Review – A Dream for Three

A Dream for Three, Bildungsroman Graphic Novel written by Jérôme Hamon and drawn by Lena Sayaphoum

Series: Emma and Violette #1

My rating: ⭐️⭐️⭐️⭐️

Given that I don’t usually read simple slice of life fiction, it takes something special to even draw me to check one out. In this case, although the pastel softness of Sayaphoum’s art style initially caught my attention, what really cinched my interest was the story. Two sisters who both dream of getting into the Paris Opera Ballet School, but only one of them passes the audition. This upsets both of them, although I was surprised to find that it didn’t quite create the kind of rift I’d expected.

Despite the series title of “Emma and Violette” this is infinitely more Emma’s story–perhaps that will change as more volumes are released. On the one hand, this makes a lot of sense. Not only is Emma the one who fails the audition, a narrative position that carries considerably more weight and potential, but she is also the elder sister. Her life is further along, and a major theme of the story is moving on, as well as growing up and making choices. On the other hand, Violette comes off as nothing more than a background character, which isn’t very compelling to a reader looking for sibling drama and reconciliation.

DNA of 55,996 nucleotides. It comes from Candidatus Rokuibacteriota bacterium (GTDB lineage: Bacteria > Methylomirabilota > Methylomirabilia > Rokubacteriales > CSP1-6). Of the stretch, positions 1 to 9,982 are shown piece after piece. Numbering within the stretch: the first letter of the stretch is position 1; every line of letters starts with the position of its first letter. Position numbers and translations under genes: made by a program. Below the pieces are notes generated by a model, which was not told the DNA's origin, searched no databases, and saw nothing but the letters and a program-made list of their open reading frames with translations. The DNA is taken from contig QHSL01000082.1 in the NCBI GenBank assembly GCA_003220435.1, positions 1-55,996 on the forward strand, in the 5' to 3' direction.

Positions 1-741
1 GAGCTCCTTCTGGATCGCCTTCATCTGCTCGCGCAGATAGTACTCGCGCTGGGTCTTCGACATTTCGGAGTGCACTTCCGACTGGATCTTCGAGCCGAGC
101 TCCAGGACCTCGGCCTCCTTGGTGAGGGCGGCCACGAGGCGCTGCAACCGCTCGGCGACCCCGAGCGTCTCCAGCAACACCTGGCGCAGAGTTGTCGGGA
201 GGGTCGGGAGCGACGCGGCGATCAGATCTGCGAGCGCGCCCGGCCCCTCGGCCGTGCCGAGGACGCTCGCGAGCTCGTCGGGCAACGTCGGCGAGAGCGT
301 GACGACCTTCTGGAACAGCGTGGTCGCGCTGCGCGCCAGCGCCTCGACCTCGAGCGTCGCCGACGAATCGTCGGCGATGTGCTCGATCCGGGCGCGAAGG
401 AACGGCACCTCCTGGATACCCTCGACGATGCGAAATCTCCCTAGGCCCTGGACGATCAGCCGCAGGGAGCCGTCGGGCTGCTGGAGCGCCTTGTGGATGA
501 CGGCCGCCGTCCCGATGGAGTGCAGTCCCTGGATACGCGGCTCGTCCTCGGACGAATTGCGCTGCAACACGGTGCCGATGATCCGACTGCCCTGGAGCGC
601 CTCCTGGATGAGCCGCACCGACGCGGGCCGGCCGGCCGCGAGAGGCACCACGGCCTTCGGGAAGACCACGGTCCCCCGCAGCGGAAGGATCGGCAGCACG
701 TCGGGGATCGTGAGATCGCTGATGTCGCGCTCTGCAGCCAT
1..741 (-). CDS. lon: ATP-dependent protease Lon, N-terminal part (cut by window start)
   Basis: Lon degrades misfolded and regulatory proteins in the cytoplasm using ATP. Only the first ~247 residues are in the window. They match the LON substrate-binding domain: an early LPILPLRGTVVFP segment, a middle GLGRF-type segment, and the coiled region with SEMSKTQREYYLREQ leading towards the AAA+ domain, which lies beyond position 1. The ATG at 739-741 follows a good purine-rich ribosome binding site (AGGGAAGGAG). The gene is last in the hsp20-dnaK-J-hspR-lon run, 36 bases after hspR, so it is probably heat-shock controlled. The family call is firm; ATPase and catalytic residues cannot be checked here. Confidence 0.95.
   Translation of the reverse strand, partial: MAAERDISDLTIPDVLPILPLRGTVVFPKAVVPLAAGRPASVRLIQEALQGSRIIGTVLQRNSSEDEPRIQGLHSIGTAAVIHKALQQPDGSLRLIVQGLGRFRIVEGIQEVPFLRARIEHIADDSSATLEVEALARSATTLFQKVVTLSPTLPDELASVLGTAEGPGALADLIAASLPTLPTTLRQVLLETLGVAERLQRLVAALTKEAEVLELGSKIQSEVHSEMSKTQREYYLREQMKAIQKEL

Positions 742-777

The writing is a bit fast and loose as the saying goes, with a great deal of emphasis on “loose.” The main plot, Emma struggling with her perceived failure, is very strong, if a bit After-School Special in execution. Her mother once dreamed of becoming a professional violinist. She seems to be trying to succeed vicariously through being “supportive enough” to help her daughters achieve their ballet dream. However, she isn’t a crazy pageant mom, and I believed that enough of her drive was that she wanted the girls to be happy. The girls’ father is much more relaxed, as he keeps in touch with everyone’s feelings as a mediator. In my favourite scene, he takes Emma to a theatre, where she tries on costumes and he talks to her about all of the different things she can do with her life.